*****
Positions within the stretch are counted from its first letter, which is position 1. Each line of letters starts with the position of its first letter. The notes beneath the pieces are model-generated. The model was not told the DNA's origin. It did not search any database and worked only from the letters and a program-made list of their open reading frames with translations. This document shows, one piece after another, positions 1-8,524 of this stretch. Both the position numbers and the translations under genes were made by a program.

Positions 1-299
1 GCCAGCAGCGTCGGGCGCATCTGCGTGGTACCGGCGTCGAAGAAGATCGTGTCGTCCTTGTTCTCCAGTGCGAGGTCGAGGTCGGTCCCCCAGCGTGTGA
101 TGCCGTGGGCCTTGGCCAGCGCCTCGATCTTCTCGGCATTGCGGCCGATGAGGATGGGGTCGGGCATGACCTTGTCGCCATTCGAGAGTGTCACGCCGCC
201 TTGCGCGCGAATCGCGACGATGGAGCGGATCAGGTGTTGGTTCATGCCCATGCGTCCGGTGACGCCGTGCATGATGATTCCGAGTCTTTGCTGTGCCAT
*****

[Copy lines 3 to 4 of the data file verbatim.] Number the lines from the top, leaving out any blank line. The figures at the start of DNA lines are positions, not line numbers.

1 GCCAGCAGCGTCGGGCGCATCTGCGTGGTACCGGCGTCGAAGAAGATCGTGTCGTCCTTGTTCTCCAGTGCGAGGTCGAGGTCGGTCCCCCAGCGTGTGA
101 TGCCGTGGGCCTTGGCCAGCGCCTCGATCTTCTCGGCATTGCGGCCGATGAGGATGGGGTCGGGCATGACCTTGTCGCCATTCGAGAGTGTCACGCCGCC